If there’s one thing that unites most Canadians (other than health care and complaining about the weather) it’s got to be the notion that Americans don’t care to know anything about us and don’t pay any attention to us. I mean, there’s a reason those Talking to Americans specials were so popular, right?
This weird insecurity does extend to many baseball fans as well. It’s most evident in the “why doesn’t ESPN show the Jays on Sunday night?” cries that are heard from time to time.
So when an American does pay attention, it comes as a surprise and, unless the reason is obvious, people usually want to know why. It’s in that vein that this post is, uh, posted. The following was written by Elise Myers, a Californian living in New York who is, somewhat surprisingly, a Blue Jays fan:
Walking the New York City streets is overwhelming enough without facing the incessant bombardment of Yankees-this and Yankees-that, and the zombie army’s endless recital of, “Oh Captain, Derek Jeter, My Captain.” The interlocking “NY” is embroidered to the skull of even the most apathetic bystander who sells cell phone chargers and mangoes on the grimy sidewalk. To catch sight of any other team emblem comes as a breath of fresh air, and generally warrants a smile or a discreet nod as the lone soul passes by.
As a proud Jays fan in a Yankees Universe, there are perks and responsibilities. People notice me: friendly blue-collar people, like night security guards, post office folks, and grocery store managers, who pause to question my rationale. I routinely hear, “Why are you a Blue Jays fan?” I cannot rely on the logical home team argument, because I’m not a Torontonian — I’m from California. Therefore, it’s obligatory to keep a crafty remark off hand. My personal favorite: “Why is the sky blue?”
Yet truthfully, it is a legitimate query. My Blue Jays devotion, although steadfast, is puzzling to many, specifically the hordes of Yankees fans who haunt the streets and sports bars. So how did it begin?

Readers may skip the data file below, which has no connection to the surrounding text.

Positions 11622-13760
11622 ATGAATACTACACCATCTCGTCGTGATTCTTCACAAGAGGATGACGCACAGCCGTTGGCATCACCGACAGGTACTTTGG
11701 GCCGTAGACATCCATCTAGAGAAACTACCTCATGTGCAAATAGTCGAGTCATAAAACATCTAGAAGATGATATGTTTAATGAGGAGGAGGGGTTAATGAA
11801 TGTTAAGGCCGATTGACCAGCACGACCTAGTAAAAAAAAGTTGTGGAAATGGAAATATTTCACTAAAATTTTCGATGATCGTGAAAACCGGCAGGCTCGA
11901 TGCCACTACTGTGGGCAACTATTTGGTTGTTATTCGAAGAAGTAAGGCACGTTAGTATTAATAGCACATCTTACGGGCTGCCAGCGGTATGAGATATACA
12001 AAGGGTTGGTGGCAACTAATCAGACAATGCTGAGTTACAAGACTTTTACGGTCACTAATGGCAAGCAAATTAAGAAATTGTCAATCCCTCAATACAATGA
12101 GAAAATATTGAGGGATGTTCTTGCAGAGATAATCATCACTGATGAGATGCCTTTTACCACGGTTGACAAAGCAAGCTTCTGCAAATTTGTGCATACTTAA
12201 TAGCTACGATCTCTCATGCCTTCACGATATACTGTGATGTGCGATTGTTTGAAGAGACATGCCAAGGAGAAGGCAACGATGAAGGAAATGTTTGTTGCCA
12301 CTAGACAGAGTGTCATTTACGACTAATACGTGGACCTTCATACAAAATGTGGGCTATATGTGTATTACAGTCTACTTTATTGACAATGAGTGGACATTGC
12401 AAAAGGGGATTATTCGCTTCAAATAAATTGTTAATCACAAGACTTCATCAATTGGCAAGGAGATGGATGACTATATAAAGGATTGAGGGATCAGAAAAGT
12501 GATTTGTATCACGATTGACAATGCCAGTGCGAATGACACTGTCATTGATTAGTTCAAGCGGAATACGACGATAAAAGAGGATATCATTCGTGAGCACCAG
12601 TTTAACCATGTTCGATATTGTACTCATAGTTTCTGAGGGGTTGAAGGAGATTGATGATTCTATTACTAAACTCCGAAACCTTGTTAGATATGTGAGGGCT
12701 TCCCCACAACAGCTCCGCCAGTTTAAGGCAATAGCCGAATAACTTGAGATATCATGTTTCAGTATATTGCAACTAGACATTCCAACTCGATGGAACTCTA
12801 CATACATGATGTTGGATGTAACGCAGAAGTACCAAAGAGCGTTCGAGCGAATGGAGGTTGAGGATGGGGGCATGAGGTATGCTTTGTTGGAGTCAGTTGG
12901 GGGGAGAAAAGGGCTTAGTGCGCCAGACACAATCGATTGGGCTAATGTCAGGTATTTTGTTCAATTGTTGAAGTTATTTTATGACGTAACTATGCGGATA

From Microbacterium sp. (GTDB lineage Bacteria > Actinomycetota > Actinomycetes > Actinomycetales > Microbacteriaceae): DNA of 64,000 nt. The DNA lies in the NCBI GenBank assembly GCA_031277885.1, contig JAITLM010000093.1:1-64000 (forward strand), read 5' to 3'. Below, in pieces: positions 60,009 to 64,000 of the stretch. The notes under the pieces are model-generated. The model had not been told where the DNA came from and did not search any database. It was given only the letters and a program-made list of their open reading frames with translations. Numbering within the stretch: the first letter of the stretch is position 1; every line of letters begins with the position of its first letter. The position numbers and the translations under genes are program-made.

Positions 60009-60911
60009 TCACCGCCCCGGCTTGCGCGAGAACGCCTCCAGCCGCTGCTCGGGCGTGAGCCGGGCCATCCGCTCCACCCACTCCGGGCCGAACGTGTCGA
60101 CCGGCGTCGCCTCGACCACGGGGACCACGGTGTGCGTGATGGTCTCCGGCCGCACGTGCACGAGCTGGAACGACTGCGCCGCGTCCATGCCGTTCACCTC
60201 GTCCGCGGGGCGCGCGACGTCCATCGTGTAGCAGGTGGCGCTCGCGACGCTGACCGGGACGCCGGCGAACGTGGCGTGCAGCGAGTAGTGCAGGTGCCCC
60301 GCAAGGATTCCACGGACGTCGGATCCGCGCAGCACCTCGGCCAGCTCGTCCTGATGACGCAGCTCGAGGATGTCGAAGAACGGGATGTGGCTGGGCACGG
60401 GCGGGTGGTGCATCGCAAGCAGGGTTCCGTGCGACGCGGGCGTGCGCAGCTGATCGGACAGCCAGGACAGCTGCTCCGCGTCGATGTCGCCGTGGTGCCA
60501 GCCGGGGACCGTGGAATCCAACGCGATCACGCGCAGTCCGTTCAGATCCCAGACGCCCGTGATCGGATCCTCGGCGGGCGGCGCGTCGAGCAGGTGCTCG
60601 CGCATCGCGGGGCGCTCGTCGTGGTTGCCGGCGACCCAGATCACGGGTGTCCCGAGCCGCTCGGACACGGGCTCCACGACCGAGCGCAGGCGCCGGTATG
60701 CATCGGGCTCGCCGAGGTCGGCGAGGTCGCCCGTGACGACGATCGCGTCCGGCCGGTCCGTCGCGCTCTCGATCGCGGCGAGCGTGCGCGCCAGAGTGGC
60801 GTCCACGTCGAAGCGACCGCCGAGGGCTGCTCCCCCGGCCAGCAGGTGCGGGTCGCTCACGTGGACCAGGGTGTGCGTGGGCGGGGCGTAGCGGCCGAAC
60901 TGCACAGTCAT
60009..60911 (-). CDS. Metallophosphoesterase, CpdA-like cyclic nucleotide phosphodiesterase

I was undeniably born a mutt of mixed baseball heritage, with tangled branches of Phillies, Cubs, and Dodgers ancestry prominent in my family tree. Growing up, baseball was always in the background. It came mostly in the form of the scintillating speech of Vin Scully with the Dodgers, and also from my grandmother, with a Cubs cap sitting atop her curly white hair, shouting at Sammy Sosa.
Becoming a Jays fan developed later, after I grew into a frenzied baseball fandom all my own. An individualist innately, I sought out my own team, lest I fool a family member into thinking I sided with them in all arguments. The parameters for my search included: seeking a dedicated fan base, a team of promising young ballplayers to grow with, an interesting and unique ballpark to dream of visiting, and perhaps as a bonus, a loveable mascot. Furthermore, the team’s logo design and uniform aesthetics (both past and present) were crucial components in my decision, and obviously led me straight to the Blue Jays. My perfect match, I promptly pledged my allegiance to my newfound other half, and I never looked back.
Today, when I walk past a skull in a Yankees cap on Broadway, or find myself seated across from one on the subway, I boldly look them in the eye with the dignity and aplomb that comes from always cheering for the away team. It’s a treacherous cosmos fraught with navy pinstripes and taxicabs, and this Jays fan is soaring above it.
ABOUT THE AUTHOR: Elise Myers lives in New York City and is enthusiastic about writing, social media, and WordPress web design. In her downtime, Elise enjoys tweeting and watching baseball games. To find out what she’s up to, or to let her know she’s not the only Jays fan in NYC, visit her site: www.elisemyers.com or tweet: @Elise_Myers.